PGE Driver is an arcade style racing / death-match game where the aim is to win – by any means necessary! With nitro boost and heavy machine guns at your disposal, along side pre-race upgrades such as engine power, tyres, and armour – the choice really is yours… Win by being the fastest, or the deadliest, it’s your call.
What started as merely a theme to accompany an exercise in code discipline, ended up blowing out to a fully featured game which so far has spawned 3 olcPGEX extensions for sprite handling, camera tracking, and sprite animation. Not to mention a fully customisable menu system with panel transitions and overlays.
The cars in this game are fun to drive and easy to do burnouts in, which shows off the PGEv2.xx’s ability to render many 10’s of thousands of decals on the screen at any given time and still maintain a satisfactory frame rate. By the end of a race there might be 40,000 or so skid decals on the track! This was not possible until PGE v2.0 so well done Javidx9, you’ve made the PGE a viable game engine for those of us who like the simplicity, but still need some power under the hood 😉
A playable demo is not available as of time of writing, however you can check out a short demo clip of a couple of levels and vehicles to see how the game is progressing so far…
If you are interested in the extensions of mine that were used to create this game you can check them out in the contributions folder in the github here:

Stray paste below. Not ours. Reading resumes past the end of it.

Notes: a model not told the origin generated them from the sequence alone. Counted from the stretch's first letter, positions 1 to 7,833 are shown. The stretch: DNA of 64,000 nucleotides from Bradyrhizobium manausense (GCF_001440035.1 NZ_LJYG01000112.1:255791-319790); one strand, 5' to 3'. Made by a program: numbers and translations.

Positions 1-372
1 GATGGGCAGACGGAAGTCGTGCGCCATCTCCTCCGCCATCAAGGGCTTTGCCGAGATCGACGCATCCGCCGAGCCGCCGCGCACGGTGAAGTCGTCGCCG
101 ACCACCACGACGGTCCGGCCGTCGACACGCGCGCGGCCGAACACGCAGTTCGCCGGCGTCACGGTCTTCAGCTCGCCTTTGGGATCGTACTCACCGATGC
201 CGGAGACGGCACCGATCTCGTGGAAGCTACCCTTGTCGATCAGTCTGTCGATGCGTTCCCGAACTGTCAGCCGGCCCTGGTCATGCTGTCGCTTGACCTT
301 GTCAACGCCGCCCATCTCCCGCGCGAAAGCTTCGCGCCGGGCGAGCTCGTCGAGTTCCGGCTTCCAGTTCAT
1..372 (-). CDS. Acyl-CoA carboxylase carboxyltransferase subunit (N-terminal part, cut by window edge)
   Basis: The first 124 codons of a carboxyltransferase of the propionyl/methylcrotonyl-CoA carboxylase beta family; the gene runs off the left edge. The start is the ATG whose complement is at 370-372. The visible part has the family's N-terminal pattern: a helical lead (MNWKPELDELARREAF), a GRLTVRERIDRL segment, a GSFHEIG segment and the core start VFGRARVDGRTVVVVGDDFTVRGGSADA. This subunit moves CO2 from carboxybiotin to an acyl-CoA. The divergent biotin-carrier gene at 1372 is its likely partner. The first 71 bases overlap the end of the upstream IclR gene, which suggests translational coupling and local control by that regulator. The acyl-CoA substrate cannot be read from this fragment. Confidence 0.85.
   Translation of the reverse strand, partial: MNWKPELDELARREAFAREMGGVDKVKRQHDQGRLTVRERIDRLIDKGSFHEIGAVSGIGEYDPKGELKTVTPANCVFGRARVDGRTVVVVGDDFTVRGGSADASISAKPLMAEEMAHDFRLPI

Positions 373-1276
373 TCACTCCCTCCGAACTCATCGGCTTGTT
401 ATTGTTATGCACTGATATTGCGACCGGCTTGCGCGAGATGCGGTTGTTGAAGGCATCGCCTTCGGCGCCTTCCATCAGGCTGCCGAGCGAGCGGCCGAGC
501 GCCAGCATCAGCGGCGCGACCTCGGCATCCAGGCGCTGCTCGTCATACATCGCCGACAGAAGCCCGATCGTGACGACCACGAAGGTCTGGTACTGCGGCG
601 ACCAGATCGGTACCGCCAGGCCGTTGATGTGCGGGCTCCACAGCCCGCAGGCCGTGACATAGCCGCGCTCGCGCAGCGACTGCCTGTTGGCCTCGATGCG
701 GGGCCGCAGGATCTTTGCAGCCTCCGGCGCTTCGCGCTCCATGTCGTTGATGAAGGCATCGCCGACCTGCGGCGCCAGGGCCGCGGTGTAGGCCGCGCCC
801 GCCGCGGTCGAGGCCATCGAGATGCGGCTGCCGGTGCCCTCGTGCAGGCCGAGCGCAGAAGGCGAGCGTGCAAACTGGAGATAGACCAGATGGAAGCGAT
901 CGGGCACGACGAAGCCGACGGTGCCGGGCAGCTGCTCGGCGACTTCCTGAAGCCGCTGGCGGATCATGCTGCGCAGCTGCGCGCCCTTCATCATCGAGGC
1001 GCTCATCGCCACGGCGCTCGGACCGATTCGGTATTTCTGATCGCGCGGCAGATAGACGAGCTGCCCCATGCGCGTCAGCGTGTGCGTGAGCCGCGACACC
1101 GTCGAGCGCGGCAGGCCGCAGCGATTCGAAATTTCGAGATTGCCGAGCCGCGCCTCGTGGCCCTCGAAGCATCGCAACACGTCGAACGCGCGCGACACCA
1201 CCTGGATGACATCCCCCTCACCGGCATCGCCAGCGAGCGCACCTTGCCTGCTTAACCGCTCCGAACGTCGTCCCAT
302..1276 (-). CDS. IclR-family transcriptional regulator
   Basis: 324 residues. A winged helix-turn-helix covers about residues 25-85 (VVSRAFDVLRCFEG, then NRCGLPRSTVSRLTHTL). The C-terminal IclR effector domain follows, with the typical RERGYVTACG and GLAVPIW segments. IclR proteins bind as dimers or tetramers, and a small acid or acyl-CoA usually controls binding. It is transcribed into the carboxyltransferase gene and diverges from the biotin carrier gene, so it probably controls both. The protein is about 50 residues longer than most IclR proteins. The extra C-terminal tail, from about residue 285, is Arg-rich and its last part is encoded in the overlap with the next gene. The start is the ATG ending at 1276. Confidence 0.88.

This is a follow on video by viewer request where I explain how I implemented the Mandelbrot fractal using the AVX2 extension set on my CPU. It also acts as an introduction to intrinsic functions in general.
In the video, I walk you through the installation, configuration, and usage of Code:Blocks on Windows with MinGW. This is a follow-up to my previous tutorial so you might want to give that a watch first.
It can be difficult to ask for help in the best way – especially if you aren’t sure what the problem is. In this post, I hope to give some basic pointers that will help others to help you quickly and efficiently so you can go back to coding from scratching your head.
This article began as an explanation of the “fast inverse square root algorithm” found in the source code of Quake 3 by id Software. While working on the article and receiving feedback I realized that I would better split the article in a small series about binary representation and the floating point type. We will begin at the basics of bit representation and ending the series with some nice bit trickery with the floating point format. The goal of the article is that beginner level programmers can understand the lower level workings of their machine. I do sincerely hope I have included enough material that also the more experienced programmer will enjoy the content. So here is the first entry!
One of the things I struggled with when using the PixelGameEngine was using animated sprites. It wasn’t immediately obvious how to get it to work, so over the Christmas break I decided to make a concerted effort to figure it all out.
The end result was a brand new extension for Javidx9’s PixelGameEngine. So, I would like to present the olcPGEX_AnimatedSprite with a small tutorial on how to use it.
please note this article refers to the pixel game engine version 1, version 2 will have support for far more optimal large sprite rendering out of the box, however some of the information here might be interesting to others that follow. especially if wanting to do own manipulation of sprites.